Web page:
Last spring the Energy Department’s National Renewable Energy Laboratory launched a new consortium aimed at staking out the pole position for the US in the global PV market.
The executive board of the so-named US Manufacturing of Advanced Perovskites Consortium (US-MAP) is spearheaded by NREL and joined by the Washington Clean Energy Testbeds at the University of Washington, the University of North Carolina at Chapel Hill, and the University of Toledo.
On the industry side, NREL has recruited an advisory board consisting of the US companies BlueDot Photonics, Energy Materials Corporation, First Solar, Hunt Perovskites Technologies, Swift Solar, and Tandem PV.
The University of Colorado at Boulder and the SLAC National Accelerator Laboratory are also on board, and US-MAP is probably eyeballing the potential to expand its network as we speak.
On Beyond Solar
Aside from solar energy applications, NREL points out that “perovskites have shown tremendous promise in a range of other technologies, including solid-state lighting, advanced radiation detection, dynamic sensing and actuation, photo-catalysis, and quantum information science.”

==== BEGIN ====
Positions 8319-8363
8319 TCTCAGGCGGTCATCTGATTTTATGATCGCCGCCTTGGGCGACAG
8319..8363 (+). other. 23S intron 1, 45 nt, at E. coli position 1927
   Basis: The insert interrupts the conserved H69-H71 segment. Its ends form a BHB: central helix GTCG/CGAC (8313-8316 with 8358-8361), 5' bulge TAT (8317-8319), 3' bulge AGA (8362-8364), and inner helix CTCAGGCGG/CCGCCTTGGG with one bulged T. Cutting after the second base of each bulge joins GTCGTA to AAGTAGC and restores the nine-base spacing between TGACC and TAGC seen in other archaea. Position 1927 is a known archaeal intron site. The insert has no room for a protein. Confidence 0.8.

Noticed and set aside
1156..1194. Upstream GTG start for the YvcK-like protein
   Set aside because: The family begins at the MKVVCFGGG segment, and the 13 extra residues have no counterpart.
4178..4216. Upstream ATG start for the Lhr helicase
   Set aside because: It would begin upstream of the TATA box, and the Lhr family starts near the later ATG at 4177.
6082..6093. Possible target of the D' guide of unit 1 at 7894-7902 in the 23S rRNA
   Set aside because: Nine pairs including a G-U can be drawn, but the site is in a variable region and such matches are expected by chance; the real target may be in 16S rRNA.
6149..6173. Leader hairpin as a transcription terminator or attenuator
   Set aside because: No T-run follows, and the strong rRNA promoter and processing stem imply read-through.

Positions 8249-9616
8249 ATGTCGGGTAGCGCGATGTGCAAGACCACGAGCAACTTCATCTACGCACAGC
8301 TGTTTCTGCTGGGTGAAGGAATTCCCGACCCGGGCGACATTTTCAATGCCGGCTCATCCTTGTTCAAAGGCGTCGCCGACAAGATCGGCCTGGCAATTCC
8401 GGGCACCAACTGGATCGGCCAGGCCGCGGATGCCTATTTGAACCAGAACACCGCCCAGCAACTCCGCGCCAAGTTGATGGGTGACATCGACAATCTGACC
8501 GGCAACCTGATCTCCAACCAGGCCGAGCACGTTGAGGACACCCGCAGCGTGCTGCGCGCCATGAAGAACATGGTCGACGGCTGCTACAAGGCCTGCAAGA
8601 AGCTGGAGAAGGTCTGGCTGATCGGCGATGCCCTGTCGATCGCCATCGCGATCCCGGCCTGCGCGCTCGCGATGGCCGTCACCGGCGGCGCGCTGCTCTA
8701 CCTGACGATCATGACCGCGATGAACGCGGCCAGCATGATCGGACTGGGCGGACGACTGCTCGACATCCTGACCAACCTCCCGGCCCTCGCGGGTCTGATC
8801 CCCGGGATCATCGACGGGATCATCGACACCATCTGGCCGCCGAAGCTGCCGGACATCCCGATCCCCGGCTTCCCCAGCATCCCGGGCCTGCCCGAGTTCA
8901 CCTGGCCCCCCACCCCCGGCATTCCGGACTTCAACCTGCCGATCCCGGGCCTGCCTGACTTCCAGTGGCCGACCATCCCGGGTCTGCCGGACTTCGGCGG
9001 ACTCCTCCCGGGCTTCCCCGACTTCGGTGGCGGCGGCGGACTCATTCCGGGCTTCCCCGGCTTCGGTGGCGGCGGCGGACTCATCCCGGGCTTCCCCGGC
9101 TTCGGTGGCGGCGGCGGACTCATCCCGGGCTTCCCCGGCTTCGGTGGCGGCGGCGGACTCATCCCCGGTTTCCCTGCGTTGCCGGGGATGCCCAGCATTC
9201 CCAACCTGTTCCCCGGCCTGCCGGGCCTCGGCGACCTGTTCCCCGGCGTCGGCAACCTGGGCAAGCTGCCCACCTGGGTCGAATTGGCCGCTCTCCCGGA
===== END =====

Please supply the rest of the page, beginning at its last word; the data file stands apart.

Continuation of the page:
Tooting its own horn, NREL credits the Energy Department’s Solar Energy Technologies Office and Office of Science with supporting early-stage research that has stimulated a rich trove of perovskite expertise in the domestic sphere.
The new consortium will coordinate efforts to ensure that perovskite solar materials make it out of the lab and onto the shelves of your local hardware store.
“While perovskite cells have shown promise in the lab, more work remains to be done to ensure that the technology is ready for commercial success. Manufacturing, durability, and sustainability remain challenges and will be the consortium’s research focus,” NREL explains. “Members of US-MAP will share research and development, validation, and pilot manufacturing, which will reduce development costs and technology risks for potential investors.”
That sound you hear is the collapse of the US coal industry, to be followed shortly by oil and gas.
Condolences to the family and friends of ORNL engineer William Collier, who passed away last week after becoming infected with the COVID-19 virus.
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Image: “Substituting deuterium for hydrogen makes methylammonium heavier and slows its swaying so it can interact with vibrations that remove heat, keeping charge carriers hot longer” (credit: Jill Hemman/ORNL, U.S. Dept. of Energy).